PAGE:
8. 8. International Journal of Managing Information Technology (IJMIT) Vol.8, No.2, May 2016 22 Figure 1. Two-way Satellite Internet [2] 4.4 RFID: The following are the potential applications of RFID technology during earthquakes relief operations: 4.41 Victim and resource tracking: Rescue personnel can be supplied with PDA’s equipped with radio-frequency (RF) cards and interrogator attachments. They can attach the RF tags to victims during earthquakes relief operations. This enables instantaneous tracking of victims. In addition RF tags can be attached to resources like equipments, supplies, responding personnel etc., to track them as well. These tags can also be used in the hospitals and emergency centres to keep track of medical equipments and medicines [21]. 4.42 Medical care in hospitals: Paramedics on the field can use identification tags to store primary data about his medical condition during earthquakes relief operations and upload this data to a hospital or an emergency centre. Whenever the victim arrives at the emergency centre, he can get appropriate medical care as data about him can be accessed through his identification tag [21]. 4.43 Location of disasters survivors: RFID tags can be used to track missing persons and disasters survivors. Recently, the Japanese government has decided to sprinkle RFID-tagged sensors over disaster-prone areas. The sensors scattered in disaster areas will make up a mesh network that shall detect heat and vibration in a particular place [21]. 4.5 Geographic Information Systems (GIS) and Remote Sensing: This device can be used effectively in any earthquakes relief operation by providing the first-hand information about the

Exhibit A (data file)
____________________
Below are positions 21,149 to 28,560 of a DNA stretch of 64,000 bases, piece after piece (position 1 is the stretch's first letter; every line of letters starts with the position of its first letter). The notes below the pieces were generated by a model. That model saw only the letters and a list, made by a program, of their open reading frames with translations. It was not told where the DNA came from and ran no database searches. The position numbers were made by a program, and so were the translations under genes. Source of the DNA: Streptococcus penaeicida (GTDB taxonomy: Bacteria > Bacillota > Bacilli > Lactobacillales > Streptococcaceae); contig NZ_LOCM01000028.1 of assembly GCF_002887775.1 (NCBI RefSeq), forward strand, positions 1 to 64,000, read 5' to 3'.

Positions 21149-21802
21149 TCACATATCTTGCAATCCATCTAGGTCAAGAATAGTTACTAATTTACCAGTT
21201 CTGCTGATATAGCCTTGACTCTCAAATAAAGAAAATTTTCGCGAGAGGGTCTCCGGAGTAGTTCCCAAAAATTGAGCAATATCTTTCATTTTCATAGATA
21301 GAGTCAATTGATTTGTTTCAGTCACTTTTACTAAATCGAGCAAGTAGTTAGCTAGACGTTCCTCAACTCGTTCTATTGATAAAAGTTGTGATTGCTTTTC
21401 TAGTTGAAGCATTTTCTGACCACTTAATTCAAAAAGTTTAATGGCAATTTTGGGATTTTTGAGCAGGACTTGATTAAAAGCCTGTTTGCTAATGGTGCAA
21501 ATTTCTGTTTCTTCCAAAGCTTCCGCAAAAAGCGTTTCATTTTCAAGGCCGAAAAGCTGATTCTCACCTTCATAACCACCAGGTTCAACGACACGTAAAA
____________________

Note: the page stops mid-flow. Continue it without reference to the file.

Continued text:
9. 9. International Journal of Managing Information Technology (IJMIT) Vol.8, No.2, May 2016 23 damage magnitude, the areas affected and to give direction to the rescue and earthquake relief operations staff [8]. In a hypothetical earthquake event, the first information that would be needed is the location of the epicentre and the extent of the worst affected areas. According to [8], the Internet GIS and its applications would assist the emergency managers to have the knowledge and map of the affected area with other statistics such as a number of houses, the population, estimation of the causalities and damage were done. The online information stored becomes widely available to the concerned agencies and people, and with interconnections through a wide area network, control rooms can be established [8]. Hazard mapping as GIS applications in the field of risk assessment will assist in showing earthquakes, landslides, floods or fire hazards [8]. Cities, districts or even countries and the tropical cyclone could use this map. Remote sensing makes an observation of any object from a distance and without coming into actual contact. Remote sensing can gather data much faster than ground-based observation, can cover a large area at one time to give a synoptic view [8]. Remote sensing comprises aerial remote sensing which records information such as photographs and images from the sensor on aircraft, satellite remote sensing which consists of the remote sensing system can be used to integrate natural hazard assessments into development planning studies [8]. These are SPOT Satellite, Landsat, Satellite Radar System, and advanced very high-resolution radio [1]. 5. LIMITATIONS E-Service and Mobile Technology tools in earthquakes relief operations have setbacks just like many other types of equipment and research studies. However, despite the important roles these tools offer in disaster relief operations, they have the following limitations. 5.1 GPS: There are many technical limitations facing GPS as a technology used in disaster relief operations which includes: 5.11 Multipath: This is as a result of the radio signal being reflected off an object. Multipath also causes ghost images on a television set, though not common on television technology of today as most new televisions make use of cable and not old days antennas [12]. Multipath is caused when the signal bounces off a building before the GPS receiver’s antenna and could add errors to the overall positioning of GPS receiver [12]. 5.12 Satellite Geometry: The location of satellites relatively to each other from the perspective of the GPS receiver is called satellite geometry. Satellite geometry may be poor if GPS is locked into four satellites and all facing north r west of the receiver [12]. This is due to the fact that all the distance measurements coming from the same general direction, which makes triangulation be poor and the common area where these distance measurements intersect are fairly large [12]. 5.13 Positioning: GPS positioning information occasionally contain errors [1]. GPS errors primarily depend on both physical and artificial errors such as selective availability [1]. 5.2 BLUETOOTH: The following are some of the numerous limitations of Bluetooth technology, they are: